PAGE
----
why haven't ethernet connectors changed?
cabenth at gmail.com
Fri Dec 21 15:34:09 UTC 2012
You didn't include RJ11 in your question.... it goes back further.
One reason is that as we push the limits of cable from CAT3 (10meg) to CAT5
(100meg) to 5E (gig) to 6 (not sure what that was for) to 7 (10gig), the
cable doesn't get any smaller. We're dealing with higher and higher
frequencies of changes on the wire. This makes cross talk and interference
a bigger problem, so the twists and insulation are more important to try to
protect from those issues (sometimes shielding). So the cable hasn't gotten
any smaller. The connector works well enough and allows for these distances
to be maintained. Some vendors have found ways to maintain the twists
farther into the RJ45 by essentially using traces and not just lining the 8
wires up in parallel but stacking them in a staggered fashion...
Obviously, a new connector could have been found, but why haven't we
changed the C13 that HP came up with (at least I think they did) back in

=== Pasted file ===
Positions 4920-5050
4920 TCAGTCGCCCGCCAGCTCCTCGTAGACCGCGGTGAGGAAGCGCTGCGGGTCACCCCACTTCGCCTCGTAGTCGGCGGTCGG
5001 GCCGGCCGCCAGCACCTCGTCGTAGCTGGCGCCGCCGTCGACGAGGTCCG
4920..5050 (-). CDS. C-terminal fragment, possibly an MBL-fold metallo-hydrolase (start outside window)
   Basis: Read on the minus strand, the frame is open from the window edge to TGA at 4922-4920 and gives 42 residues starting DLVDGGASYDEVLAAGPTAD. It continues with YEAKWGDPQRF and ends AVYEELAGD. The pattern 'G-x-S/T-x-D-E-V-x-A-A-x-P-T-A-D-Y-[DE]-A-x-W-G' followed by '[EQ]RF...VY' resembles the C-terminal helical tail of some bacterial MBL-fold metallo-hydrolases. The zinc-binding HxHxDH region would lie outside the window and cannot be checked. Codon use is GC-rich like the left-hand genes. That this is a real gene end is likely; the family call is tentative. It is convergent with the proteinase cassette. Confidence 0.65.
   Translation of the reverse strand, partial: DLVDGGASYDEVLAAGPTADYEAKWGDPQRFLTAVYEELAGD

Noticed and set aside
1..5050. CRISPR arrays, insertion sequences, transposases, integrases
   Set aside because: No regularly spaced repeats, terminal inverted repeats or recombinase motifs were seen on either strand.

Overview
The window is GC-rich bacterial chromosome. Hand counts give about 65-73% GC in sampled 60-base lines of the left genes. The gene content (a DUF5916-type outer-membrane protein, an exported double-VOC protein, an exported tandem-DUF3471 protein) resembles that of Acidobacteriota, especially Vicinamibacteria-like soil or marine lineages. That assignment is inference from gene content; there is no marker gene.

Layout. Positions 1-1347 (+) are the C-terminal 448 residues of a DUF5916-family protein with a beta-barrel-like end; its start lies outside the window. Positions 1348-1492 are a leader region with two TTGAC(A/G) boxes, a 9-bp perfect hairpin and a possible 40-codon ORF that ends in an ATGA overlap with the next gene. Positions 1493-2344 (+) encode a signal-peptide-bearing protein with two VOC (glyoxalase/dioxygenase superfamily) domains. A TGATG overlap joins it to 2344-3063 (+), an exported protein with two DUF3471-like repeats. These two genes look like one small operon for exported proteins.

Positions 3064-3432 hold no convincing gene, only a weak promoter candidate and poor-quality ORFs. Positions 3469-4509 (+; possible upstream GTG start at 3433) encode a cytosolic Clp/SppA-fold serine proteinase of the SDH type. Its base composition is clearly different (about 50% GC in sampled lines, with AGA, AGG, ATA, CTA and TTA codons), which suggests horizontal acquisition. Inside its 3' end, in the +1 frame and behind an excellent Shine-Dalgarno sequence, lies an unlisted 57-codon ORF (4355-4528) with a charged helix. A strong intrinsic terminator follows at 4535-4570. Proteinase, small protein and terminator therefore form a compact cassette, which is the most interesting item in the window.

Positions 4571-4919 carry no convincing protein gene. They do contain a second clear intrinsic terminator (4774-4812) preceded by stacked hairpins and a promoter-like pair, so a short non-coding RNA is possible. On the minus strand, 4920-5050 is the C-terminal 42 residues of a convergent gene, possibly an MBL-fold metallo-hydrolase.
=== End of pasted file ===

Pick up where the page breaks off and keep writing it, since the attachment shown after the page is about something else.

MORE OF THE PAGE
the 50s? Its still the defacto standard for all computer input power. As a
matter of fact, most NEMA specs haven't changed since they were created...
If it ain't broke, don't fix it. The only problem with the RJ45 is the hook.
On Fri, Dec 21, 2012 at 7:15 AM, Brielle Bruns <bruns at 2mbit.com> wrote:
> Some of us still have a stock of legacy gear and cables - things like v35
> cables for connecting to CSU/DSUs, and even the occasional AUI hub. :)
> You wouldn't believe how much people will pay for legacy computer gear
> when they need it to keep their business going.
> Sent from my iPhone
> On Dec 21, 2012, at 7:57 AM, Matthew Black <Matthew.Black at csulb.edu>
> > Only $55.95 for a 3-foot transceiver cable. What was more surprising is
> that Black Box is still around.
> > matthew black
> > california state university, long beach
> > -----Original Message-----
> > From: Michael Thomas [mailto:mike at mtcc.com]
> > Sent: Thursday, December 20, 2012 10:20 AM
> > To: NANOG list
> > Subject: why haven't ethernet connectors changed?
> > I was looking at a Raspberry Pi board and was struck with how large the
> > connector is in comparison to the board as a whole. It strikes me:
> > connectors haven't changed that I'm aware in pretty much 25 years. Every
> > cable has changed several times in that time frame. I imaging that if
> > cared, ethernet cables could be many times smaller. Looking at wiring
> > etc, it seems like it might be a big win for density too.
> > So why, oh why, nanog the omniscient do we still use rj45's?
> > Mike
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